Tristan Foison

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Tristan Foison (born 6 November 1961)[1] is a French musician and composer. He is most famous for attempting to claim a composition by Alfred Desenclos as his own, but actually fabricated many details about his life.

Early life[edit]

Foison was born and raised in France. He was adopted by Michele Foison, a professional musician and student of Olivier Messiaen. He learned to play the Ondes Martenot and later tried to study it at the Conservatoire de Paris, but was rejected. Tristan Foison then studied first at the Conservatoire à Rayonnement Régional de Boulogne-Billancourt and from 1985 at the Conservatoire Saint-Maur-des-Fossés. He now lives near Paris.[2]

Awards[edit]

He claimed to have won the Peabody Mason International Piano Competition, the Geneva International Music Competition and the Georges Bizet Competition, as well as conducted orchestras including London Symphony Orchestra, the Tokyo Philharmonic Orchestra, the Prague Symphony Orchestra or the Orchestre de Paris. He also claimed to have been chosen by Vladimir Ashkenazy to perform with him the Concerto for 2 Pianos by Mozart with the Paris Orchestra in 1987. Later that year, he emigrated to the US and settled in Atlanta. He made his living as a musician, worked at the Peggy Still School of Music and was music director of the Rome Symphony Orchestra in Rome, Georgia. He performed in concerts on the piano and the Ondes Martenot and composed classical music.[3][4][5]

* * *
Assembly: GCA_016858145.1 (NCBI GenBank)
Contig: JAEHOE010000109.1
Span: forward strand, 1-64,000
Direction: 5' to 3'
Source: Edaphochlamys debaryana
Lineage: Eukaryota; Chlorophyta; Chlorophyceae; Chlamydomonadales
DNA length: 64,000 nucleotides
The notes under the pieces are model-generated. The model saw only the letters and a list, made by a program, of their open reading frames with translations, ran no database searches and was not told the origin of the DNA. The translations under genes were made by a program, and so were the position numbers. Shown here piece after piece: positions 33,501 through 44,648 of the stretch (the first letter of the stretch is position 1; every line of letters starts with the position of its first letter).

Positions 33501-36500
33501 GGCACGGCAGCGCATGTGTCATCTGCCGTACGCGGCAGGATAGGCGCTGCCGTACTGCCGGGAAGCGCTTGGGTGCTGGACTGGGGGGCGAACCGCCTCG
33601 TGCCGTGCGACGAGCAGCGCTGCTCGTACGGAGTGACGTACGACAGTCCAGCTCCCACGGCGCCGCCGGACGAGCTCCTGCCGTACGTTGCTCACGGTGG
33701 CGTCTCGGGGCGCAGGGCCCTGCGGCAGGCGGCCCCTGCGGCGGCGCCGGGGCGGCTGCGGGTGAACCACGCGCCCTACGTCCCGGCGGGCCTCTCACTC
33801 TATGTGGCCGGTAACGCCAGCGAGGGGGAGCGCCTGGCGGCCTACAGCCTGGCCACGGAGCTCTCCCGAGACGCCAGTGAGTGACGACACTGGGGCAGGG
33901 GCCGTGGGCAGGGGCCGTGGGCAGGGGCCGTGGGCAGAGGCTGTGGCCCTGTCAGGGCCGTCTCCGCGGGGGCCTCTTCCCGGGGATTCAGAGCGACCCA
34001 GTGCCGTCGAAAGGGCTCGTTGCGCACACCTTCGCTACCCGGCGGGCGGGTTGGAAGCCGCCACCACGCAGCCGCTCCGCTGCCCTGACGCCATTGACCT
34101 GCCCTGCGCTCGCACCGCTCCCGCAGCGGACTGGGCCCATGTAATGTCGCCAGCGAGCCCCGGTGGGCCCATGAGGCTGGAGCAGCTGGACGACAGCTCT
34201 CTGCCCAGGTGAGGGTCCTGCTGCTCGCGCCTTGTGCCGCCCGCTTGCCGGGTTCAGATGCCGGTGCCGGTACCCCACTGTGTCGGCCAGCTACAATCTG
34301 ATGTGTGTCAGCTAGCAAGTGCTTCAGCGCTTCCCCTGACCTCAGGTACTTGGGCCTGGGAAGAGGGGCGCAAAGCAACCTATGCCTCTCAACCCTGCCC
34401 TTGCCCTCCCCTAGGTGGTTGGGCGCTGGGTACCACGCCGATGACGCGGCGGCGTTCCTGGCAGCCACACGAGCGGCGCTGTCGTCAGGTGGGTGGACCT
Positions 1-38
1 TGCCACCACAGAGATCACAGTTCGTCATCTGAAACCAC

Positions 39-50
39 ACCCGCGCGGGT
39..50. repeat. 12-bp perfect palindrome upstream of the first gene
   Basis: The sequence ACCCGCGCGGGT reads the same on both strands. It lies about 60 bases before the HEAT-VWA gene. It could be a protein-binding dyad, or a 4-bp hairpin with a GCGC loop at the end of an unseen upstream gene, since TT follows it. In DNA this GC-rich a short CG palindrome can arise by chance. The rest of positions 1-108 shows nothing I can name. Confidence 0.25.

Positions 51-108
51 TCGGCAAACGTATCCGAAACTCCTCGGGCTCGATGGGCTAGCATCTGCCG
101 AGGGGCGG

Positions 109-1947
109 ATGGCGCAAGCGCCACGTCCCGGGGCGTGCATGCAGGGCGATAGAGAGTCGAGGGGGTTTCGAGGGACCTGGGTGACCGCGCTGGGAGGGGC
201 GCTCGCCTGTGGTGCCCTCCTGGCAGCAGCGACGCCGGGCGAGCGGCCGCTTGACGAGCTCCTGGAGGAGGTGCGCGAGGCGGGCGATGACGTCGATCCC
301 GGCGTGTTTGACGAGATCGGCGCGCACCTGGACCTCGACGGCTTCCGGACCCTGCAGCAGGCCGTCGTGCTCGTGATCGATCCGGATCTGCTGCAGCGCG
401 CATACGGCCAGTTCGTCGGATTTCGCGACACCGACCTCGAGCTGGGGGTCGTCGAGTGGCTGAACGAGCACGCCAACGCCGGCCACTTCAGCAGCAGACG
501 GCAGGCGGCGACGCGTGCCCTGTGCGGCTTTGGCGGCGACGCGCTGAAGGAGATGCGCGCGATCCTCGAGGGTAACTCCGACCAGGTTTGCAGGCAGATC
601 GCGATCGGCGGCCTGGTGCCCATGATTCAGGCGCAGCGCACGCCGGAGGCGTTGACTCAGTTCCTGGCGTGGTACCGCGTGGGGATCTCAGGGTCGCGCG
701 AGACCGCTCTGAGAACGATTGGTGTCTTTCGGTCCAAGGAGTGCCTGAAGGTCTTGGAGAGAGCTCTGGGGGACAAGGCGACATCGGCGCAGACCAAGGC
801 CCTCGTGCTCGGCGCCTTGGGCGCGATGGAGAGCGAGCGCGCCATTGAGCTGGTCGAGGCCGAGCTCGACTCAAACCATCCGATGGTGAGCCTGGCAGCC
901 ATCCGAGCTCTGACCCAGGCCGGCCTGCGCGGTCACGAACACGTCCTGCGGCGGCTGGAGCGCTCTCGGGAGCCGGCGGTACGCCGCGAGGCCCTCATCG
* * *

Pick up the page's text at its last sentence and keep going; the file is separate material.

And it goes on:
Compositions[edit]

  • Seven Melodies, for voice and piano (performed by Beryl Lee Heuermann and Tristan Foison on 24 November 1990 at the Contemporary Arts Center of New Orleans[6])
  • I listen to the silence of my dream, greater still than oblivion, for ondes Martenot, percussion and strings (performed by the Atlanta Virtuosi on 8 May 1988 at the Emory University's Cannon Chapel in Atlanta[7])
  • Chants et Silences de Temps Immemoriaux, for soprano, choir, ondes Martenot, organ, tape and orchestra (performed by Nancy Assaf (soprano), the Loyola University Choir under Lynn Sjolund and an unknown orchestra under John Shenaut on 14 November 1989 at the Loyola Nunemaker Hall in New Orleans[8])
  • Oraison, for cello and piano (performed by Dorothy and Cary Lewis on 15 May 1993 at the Harmony Grove United Methodist Church in Lilburn (GA)[9])
  • Suite Liturgique, for chorus (performed by the DeKalb Choral Guild on 1 November 1992 at the Emory Presbyterian Church in Decatur[10])
  • Five motets, for choir (two motets were performed by the William Baker Singers on 11 September 1993 in the Spivey Hall in Atlanta[11])
  • La Baleine, children's opera (performed by the Honors Chorus of Cedarwood School under David Kemp at the First Christian Church in Mandeville (LA) on 7 May 1992[12])